Just a quick question on something you said. You mentioned that
you buy back the option spreads [from an iron condor position] on RUT when there is .20-.25 left. [What I actually said was: I buy when it reaches my 'low' price, which is $0.01 per trading day remaining before the options expire; but I always bid at least $0.10.]
there was a sharp decline a few weeks into the position and the options
did get down to that level would you effectively turn the position into
a bull put spread [by buying in the cheap call spread]? How would you manage the remaining part of the iron condor? Or would you wait 'till the last part of the spread came
into the .25 level as well?
I'm turning your question into a separate blog post because I feel I must emphasize something I've said repeatedly:
I don't have good answers to this type of question.
There is no 'best' way to trade.
There is no 'best' way to handle iron condor positions.
I describe what I do so that you, and other readers, can consider how an experienced trader operates – and then think about whether that method feels right for you. I encourage you to think for yourself, then decide how to proceed. My goal is to teach you learn how options work and how you can benefit from using them. I am not trying to convince you that my methods are for you.
I don't claim to have all the answers. I do claim that I have learned a lot from my 32 years as a professional option trader and that I can teach you how to successfully begin an options trading career. For experienced traders, I offer insights that should be helpful. I'm your coach. I give you ideas. Some will work will well for you. You may decide to toss other ideas out the window.
Trading is a serious profession (investing is less time intensive, but still a business) in which you must think for yourself. Look at me as a teacher. I give you ideas – you make the final decisions by figuring out which ideas can place you within your comfort zone. It may take awhile to discover the boundaries of that zone. Be patient.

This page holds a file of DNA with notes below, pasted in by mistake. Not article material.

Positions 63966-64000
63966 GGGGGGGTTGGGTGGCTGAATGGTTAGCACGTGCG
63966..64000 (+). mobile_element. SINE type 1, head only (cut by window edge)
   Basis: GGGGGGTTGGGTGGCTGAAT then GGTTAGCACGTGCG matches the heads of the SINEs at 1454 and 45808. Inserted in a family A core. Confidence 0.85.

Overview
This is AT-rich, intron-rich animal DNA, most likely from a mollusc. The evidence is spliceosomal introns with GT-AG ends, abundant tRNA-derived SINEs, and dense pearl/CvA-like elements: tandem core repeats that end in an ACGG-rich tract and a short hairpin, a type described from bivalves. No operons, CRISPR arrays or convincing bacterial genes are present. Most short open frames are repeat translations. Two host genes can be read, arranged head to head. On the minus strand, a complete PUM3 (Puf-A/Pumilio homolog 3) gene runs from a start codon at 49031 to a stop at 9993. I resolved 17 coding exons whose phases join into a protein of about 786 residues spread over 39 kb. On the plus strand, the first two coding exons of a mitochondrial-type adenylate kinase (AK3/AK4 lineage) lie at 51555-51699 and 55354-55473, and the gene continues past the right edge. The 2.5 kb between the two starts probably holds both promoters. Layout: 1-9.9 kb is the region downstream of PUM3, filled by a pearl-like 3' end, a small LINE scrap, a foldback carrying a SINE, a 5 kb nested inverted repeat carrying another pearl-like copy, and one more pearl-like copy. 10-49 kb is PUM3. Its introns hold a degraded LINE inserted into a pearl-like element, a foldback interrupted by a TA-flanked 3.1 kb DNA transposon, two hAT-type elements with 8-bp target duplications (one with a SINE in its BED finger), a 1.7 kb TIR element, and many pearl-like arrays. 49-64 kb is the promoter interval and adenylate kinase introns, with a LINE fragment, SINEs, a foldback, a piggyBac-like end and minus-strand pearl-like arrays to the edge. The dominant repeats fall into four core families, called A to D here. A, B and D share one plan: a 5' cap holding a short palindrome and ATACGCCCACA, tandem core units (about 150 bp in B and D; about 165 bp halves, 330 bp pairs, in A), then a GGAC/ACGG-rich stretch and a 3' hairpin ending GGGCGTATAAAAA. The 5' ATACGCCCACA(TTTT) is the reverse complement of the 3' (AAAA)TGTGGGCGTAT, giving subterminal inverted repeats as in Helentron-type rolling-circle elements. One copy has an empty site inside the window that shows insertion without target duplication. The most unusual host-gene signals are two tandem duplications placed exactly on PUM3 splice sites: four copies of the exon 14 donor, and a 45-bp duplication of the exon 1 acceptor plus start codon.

Now, on to your question:
I bid to close one side of an iron condor position at my 'low' price, regardless of circumstances. That suits my comfort zone. I don't want to take the risk involved with trying to earn the last few nickels. I cover the cheap spread, then consider my alternatives.
I have more than one choice. I could manage the remaining half of the iron condor as an individual call or put spread. That means I would close the position if and when it violates my comfort zone. I would also gladly close when it declines to a price I am willing to pay. Once the first side is covered at my low price, I am willing to pay a higher price to get rid of the remaining position (no need to wait for that 'low' price again) – especially if the spread expires in the front month. I've previously stated that I am not comfortable holding iron condors (or credit spreads) into expiration because of the increased risk of a disaster (due to the explosiveness of negative gamma as expiration nears). Again – that suits my comfort zone. Do you want to trade that way? Most iron condor owners don't agree with my stance and are eager to hold as expiration nears and theta (time decay) increases. Not me.
When I cover the cheap side of an iron condor, I prefer to sell new spreads to replace the ones just closed, but it's not always possible to find a suitable spread at a suitable price. Don't force the trade. Wait for a good opportunity.
NOTE: The new spread sold does NOT have to expire on the same date as the spread just covered. At least not in my zone.